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Land's greenness affects monsoon rains' strength

In Asia, how green your garden grows may affect the strength of the summer monsoon, according to a new study.

Scientists investigating the East Asian Summer Monsoon have found that the abundance of vegetation during winter and spring months is an important indicator of how much summer precipitation will fall.

The East Asian Summer Monsoon influences the lives of a quarter of the world's people and is critical for the cultivation and production of rice, East Asia's staple food. Forecasts of monsoon intensity and duration largely affect yearly agricultural planning.

"By including the land cover in our monsoon forecast models, we were able to explain about 80 percent of the variation in monsoonal rainfall. That's a huge improvement in how well models successfully predict the strength of the monsoon several months out," says the study's lead author Eungul Lee.

Lee conducted the work as a Ph.D. student at the University of Colorado at Boulder's Cooperative Institute for Research in Environmental Sciences (CIRES). He's now at the University of Wisconsin-Madison.

Lee and his CIRES colleagues published their findings last week in Water Resources Research, a journal of the American Geophysical Union (AGU).

Earlier monsoon models, which base their predictions on ocean factors such as sea surface temperature, typically explain just 25 percent to 40 percent of variations in East Asian summer rainfall. Such low predictive skill makes it impossible to accurately forecast droughts or floods, says Lee.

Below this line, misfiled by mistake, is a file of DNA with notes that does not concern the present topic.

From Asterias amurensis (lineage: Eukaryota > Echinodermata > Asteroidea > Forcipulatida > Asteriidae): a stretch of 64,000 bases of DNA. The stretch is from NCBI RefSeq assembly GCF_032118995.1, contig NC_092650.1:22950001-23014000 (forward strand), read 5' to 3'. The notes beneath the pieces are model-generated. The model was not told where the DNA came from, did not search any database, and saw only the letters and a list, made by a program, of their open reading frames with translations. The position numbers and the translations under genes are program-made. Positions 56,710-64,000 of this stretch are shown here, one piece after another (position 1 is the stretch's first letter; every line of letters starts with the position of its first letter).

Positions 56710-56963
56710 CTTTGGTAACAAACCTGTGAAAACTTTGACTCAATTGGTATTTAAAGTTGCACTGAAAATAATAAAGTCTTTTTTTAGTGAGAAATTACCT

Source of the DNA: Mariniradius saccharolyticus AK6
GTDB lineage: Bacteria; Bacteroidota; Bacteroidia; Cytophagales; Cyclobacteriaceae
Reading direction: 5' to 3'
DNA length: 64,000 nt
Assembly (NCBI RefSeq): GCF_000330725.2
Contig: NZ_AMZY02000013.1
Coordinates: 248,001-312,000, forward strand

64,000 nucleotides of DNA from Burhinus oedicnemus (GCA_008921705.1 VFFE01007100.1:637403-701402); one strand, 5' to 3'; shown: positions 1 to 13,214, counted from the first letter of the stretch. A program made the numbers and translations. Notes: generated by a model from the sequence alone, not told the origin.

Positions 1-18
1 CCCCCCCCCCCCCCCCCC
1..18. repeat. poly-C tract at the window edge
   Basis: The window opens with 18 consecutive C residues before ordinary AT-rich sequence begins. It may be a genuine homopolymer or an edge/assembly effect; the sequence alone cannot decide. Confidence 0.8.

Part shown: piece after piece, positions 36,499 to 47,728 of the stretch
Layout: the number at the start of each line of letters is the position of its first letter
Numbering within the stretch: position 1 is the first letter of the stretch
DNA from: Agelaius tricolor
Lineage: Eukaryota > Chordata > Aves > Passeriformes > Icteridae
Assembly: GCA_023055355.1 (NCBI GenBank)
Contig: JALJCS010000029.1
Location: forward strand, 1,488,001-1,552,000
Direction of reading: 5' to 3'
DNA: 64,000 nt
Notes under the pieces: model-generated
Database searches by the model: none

The CIRES team doubled the predictive capability of these models by including both ocean factors and estimates of the greenness of the landscape. They find that land cover in certain regions of Asia correlates particularly well with the strength of the monsoon.

Specifically, Lee and his colleagues find that strong northern East Asian Summer Monsoons tend to follow verdant springs in southern Asia but are weaker when northern and central Asia are more green. Southern East Asian Summer Monsoons are strongest following springs with abundant vegetative growth in Mongolia and western Asia.

Vegetation may indicate high soil moisture, the researchers say.

"In northern Asia, high soil moisture is probably cooling the land as it evaporates, in the same way that sweating cools the body. This cooling decreases the temperature difference between the land and ocean, inhibiting the formation of a strong monsoon system," says study coauthor Thomas Chase.

In contrast, higher soil moisture in southern Asia, near the ocean, appears to provide an additional moisture source to fuel monsoonal rains.

Earlier this year, the researchers found similar links between land cover and the Indian Monsoon.

"Findings from both regions enhance our hopes of identifying land- atmosphere relationships that will allow us to better predict the North American Monsoon, which serves as an important source of moisture for the U.S. Southwest," says Balaji Rajagopalan, who participated in both studies.

Peter Weiss | AGU
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Further reports about: Land's greenness Monsoon Summer Vegetation monsoon models monsoon rain soil moisture

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